Bruno Torres – Brazil
Project: Soft hair and entropy of the cosmological horizon
Before this year, Bruno had never seen snow, and all the winter activities were new to him. “I thought it would be worse actually! People scared me a lot about Canadian winter,” he says.
“But what makes this experience worth it is the research. It’s a very valuable experience, being put in this environment in which you only have to care about doing research and being put onto a problem that people actually care about, and no one knows the answer. It’s an opportunity that I don’t think I would get anywhere else in the world.”
Bruno has already decided to stay in Canada and do his PhD with supervisors Beni Yoshida (Perimeter Faculty) and Eduardo Martin-Martinez (University of Waterloo).
Maria Julia Maristany – Argentina
Project: Fully quantum causal inference
Maria studied at the Institute for Quantum Computing for a year before coming to Perimeter to be exposed to cutting-edge research in different fields, with an emphasis on interdisciplinary physics.
“Last year was my first winter, the first time I saw real snow. So that was a big shock.” Her Winter School research problem is also new to her. “It’s introduced me to machine learning, which I had never explored before – and it has elements of quantum computing, which is part of my background.”
Maria says that beyond the research itself, a sense of community is the most valuable thing about PSI. “You think it’s conducive to overworking and incredibly competitive, and it’s really not. It’s about collaboration and supporting each other, and it’s okay to ask questions.”
Jonas Neuser – Germany
Project: Duality defects in E8
Jonas had started a master’s program in Germany before a few of his professors recommended that he try to get into Perimeter. “My university was focused in certain areas; here, it’s really the whole spectrum,” he says.
Though his own research is in quantum gravity, his Winter School project is pushing him in another direction. “I’m doing a project in mathematical physics. I like it!”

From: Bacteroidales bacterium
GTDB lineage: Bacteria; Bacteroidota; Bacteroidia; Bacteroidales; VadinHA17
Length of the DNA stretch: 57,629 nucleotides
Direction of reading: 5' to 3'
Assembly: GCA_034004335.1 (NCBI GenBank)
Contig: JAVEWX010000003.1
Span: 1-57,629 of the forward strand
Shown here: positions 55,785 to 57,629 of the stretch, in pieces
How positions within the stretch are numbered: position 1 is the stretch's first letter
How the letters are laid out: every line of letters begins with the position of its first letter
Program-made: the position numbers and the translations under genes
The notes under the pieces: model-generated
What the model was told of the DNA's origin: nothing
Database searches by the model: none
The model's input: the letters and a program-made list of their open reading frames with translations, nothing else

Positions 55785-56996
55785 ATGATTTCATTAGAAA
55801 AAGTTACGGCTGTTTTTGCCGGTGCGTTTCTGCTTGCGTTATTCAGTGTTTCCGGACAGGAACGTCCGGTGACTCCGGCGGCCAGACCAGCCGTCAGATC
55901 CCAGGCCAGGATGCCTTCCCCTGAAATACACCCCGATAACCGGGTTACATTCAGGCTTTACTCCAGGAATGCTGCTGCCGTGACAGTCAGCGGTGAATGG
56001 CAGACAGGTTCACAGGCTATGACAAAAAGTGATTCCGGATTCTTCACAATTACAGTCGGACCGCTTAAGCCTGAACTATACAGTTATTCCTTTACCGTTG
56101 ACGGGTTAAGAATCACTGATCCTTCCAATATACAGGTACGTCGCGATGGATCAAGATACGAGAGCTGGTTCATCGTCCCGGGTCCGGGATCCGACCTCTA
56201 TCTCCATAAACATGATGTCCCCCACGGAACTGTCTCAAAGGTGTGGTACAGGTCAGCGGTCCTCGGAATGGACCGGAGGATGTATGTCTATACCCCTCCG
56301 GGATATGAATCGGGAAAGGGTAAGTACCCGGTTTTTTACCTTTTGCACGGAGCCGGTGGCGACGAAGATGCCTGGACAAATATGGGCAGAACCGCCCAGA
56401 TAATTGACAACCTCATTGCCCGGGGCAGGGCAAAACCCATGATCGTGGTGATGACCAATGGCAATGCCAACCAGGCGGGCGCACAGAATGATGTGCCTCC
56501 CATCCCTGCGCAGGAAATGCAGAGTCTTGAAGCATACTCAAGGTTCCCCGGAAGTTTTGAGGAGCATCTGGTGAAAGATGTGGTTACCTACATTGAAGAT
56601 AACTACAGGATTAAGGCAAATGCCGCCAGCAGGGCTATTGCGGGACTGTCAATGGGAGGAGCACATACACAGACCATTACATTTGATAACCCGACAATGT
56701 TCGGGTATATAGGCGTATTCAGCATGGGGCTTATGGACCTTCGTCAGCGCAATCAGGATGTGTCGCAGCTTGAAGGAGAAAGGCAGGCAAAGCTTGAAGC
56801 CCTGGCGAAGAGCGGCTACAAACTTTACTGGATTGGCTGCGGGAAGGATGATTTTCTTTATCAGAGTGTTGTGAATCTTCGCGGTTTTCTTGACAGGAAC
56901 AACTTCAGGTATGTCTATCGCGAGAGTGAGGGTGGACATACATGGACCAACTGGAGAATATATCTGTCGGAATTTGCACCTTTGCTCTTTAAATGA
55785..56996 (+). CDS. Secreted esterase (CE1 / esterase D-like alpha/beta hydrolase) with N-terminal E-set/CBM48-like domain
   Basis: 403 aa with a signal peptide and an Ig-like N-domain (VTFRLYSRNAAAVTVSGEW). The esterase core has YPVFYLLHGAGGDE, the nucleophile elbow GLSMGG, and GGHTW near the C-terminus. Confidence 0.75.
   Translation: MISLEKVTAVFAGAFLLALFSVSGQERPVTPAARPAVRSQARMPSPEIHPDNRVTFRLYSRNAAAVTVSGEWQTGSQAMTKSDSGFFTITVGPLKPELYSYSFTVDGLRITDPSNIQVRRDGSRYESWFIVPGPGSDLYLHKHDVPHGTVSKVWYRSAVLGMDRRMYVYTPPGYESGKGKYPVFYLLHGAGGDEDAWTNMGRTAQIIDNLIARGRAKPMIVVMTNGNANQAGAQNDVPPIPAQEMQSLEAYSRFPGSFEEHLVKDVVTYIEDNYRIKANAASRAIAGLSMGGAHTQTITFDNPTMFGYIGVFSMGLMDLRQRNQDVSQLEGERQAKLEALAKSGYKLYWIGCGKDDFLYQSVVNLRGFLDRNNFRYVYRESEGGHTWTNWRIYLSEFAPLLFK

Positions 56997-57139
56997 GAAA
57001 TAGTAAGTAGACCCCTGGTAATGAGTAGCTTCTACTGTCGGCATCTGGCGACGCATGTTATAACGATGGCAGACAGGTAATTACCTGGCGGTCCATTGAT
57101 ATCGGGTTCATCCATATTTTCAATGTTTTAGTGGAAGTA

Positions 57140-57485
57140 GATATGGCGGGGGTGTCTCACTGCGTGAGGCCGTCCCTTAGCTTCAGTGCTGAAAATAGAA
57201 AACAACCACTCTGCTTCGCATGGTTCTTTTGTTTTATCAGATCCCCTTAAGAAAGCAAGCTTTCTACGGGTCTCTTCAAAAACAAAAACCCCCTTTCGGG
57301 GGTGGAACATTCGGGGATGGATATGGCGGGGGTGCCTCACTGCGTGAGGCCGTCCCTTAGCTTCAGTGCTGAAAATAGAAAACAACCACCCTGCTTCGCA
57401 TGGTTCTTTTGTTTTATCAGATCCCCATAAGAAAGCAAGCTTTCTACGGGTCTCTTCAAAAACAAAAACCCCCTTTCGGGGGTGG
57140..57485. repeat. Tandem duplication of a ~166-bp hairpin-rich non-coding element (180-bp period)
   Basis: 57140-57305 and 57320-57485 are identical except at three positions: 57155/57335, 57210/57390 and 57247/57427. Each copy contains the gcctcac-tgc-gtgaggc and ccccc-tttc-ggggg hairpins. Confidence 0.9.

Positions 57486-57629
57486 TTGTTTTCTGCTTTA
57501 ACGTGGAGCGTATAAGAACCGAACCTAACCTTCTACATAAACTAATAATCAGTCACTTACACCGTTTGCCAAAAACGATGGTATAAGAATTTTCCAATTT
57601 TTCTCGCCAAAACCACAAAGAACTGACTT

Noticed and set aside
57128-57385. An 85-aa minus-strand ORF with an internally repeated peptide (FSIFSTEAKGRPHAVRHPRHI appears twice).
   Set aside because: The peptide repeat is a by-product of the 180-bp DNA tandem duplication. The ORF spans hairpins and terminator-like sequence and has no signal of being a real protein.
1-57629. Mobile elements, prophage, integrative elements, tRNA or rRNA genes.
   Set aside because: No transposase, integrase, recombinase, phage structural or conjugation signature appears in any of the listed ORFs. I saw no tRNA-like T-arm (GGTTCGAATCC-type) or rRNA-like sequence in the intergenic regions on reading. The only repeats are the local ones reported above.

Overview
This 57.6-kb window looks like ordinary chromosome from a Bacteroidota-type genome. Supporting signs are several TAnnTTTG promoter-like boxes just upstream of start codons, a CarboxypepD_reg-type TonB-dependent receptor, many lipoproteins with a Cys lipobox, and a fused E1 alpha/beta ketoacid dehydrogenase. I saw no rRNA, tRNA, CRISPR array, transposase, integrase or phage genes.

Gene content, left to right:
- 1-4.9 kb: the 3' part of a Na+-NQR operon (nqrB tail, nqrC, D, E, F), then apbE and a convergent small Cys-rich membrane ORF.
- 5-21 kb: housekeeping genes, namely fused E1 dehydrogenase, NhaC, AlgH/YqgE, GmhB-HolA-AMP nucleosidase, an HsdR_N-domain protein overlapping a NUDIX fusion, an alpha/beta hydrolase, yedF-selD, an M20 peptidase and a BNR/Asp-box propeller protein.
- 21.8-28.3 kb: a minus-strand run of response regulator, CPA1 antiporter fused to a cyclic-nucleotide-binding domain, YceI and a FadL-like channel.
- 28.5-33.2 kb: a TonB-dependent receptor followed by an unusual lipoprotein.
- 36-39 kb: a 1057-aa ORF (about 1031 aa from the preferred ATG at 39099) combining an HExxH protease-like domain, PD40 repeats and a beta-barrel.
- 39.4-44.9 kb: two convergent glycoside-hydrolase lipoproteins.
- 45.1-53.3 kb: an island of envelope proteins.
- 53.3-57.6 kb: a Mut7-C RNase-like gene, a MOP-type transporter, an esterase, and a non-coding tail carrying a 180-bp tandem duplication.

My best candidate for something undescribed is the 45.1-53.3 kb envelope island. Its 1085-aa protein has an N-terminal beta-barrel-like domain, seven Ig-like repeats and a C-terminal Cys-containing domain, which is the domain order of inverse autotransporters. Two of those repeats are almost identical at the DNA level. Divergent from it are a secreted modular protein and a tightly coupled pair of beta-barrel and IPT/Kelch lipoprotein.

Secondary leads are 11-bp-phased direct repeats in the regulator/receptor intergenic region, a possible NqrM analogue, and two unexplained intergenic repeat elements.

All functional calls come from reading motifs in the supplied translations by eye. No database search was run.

Melissa Rodriguez Zarate – Mexico
Project: Duality defects in E8
Melissa came to Perimeter from Mexico specifically because of the calibre of the researchers and visitors in her area of interest, quantum gravity.
“It’s an amazing opportunity to be here – in Winter School and in the PSI program. It’s like a dream come true. I really love to be in a place where there’s a lot of research going on,” she says.
“I’m still getting used to the weather, but I really love it here.”
Ghislaine de Wit – US
Project: Correcting the notion of entanglement in Bell scenarios
Ghislaine has always been ahead of the curve. She graduated from high school at age 16 and finished her undergraduate degree at 20. Now, at PSI, she finally feels like she fits in and is challenged.
“This is the first time that I can’t see something once and get it. PSI is very intense; it’s awesome,” she says. “I’ve learned a lot about myself, and I really love the community that we’ve built. This is by far the most friends I’ve ever had at one point.”
Winter School has been an opportunity for her to explore quantum foundations, and a chance to be exposed to different research styles. But it’s also a bit of a rest. “Most people wouldn’t call six hours of physics a day a break, but it’s less physics than I normally do in a day.”